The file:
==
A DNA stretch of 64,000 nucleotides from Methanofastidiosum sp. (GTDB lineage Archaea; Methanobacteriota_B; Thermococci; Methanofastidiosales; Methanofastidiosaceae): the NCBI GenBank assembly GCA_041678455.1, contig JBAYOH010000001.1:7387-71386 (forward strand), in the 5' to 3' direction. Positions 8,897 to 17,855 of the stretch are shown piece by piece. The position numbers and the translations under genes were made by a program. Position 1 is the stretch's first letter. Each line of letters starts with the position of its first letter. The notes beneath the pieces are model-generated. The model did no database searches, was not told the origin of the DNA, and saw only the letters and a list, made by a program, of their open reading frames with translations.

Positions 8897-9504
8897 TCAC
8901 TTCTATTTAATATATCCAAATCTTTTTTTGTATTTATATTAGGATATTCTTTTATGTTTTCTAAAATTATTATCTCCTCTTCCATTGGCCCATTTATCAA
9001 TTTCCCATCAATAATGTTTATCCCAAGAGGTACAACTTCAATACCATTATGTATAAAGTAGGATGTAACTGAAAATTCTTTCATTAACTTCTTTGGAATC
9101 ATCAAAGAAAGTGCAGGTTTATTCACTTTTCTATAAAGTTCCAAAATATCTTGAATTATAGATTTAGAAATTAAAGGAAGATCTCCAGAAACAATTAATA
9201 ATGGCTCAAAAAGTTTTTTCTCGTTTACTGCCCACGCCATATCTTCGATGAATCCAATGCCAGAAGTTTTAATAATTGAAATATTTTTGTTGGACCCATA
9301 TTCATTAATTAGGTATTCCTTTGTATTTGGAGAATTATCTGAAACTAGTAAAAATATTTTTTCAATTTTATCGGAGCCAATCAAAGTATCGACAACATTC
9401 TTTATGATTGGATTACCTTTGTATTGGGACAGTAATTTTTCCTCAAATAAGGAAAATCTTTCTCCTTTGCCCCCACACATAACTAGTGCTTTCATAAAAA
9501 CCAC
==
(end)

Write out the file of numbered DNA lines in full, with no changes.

A DNA stretch of 64,000 nucleotides from Methanofastidiosum sp. (GTDB lineage Archaea; Methanobacteriota_B; Thermococci; Methanofastidiosales; Methanofastidiosaceae): the NCBI GenBank assembly GCA_041678455.1, contig JBAYOH010000001.1:7387-71386 (forward strand), in the 5' to 3' direction. Positions 8,897 to 17,855 of the stretch are shown piece by piece. The position numbers and the translations under genes were made by a program. Position 1 is the stretch's first letter. Each line of letters starts with the position of its first letter. The notes beneath the pieces are model-generated. The model did no database searches, was not told the origin of the DNA, and saw only the letters and a list, made by a program, of their open reading frames with translations.

Positions 8897-9504
8897 TCAC
8901 TTCTATTTAATATATCCAAATCTTTTTTTGTATTTATATTAGGATATTCTTTTATGTTTTCTAAAATTATTATCTCCTCTTCCATTGGCCCATTTATCAA
9001 TTTCCCATCAATAATGTTTATCCCAAGAGGTACAACTTCAATACCATTATGTATAAAGTAGGATGTAACTGAAAATTCTTTCATTAACTTCTTTGGAATC
9101 ATCAAAGAAAGTGCAGGTTTATTCACTTTTCTATAAAGTTCCAAAATATCTTGAATTATAGATTTAGAAATTAAAGGAAGATCTCCAGAAACAATTAATA
9201 ATGGCTCAAAAAGTTTTTTCTCGTTTACTGCCCACGCCATATCTTCGATGAATCCAATGCCAGAAGTTTTAATAATTGAAATATTTTTGTTGGACCCATA
9301 TTCATTAATTAGGTATTCCTTTGTATTTGGAGAATTATCTGAAACTAGTAAAAATATTTTTTCAATTTTATCGGAGCCAATCAAAGTATCGACAACATTC
9401 TTTATGATTGGATTACCTTTGTATTGGGACAGTAATTTTTCCTCAAATAAGGAAAATCTTTCTCCTTTGCCCCCACACATAACTAGTGCTTTCATAAAAA
9501 CCAC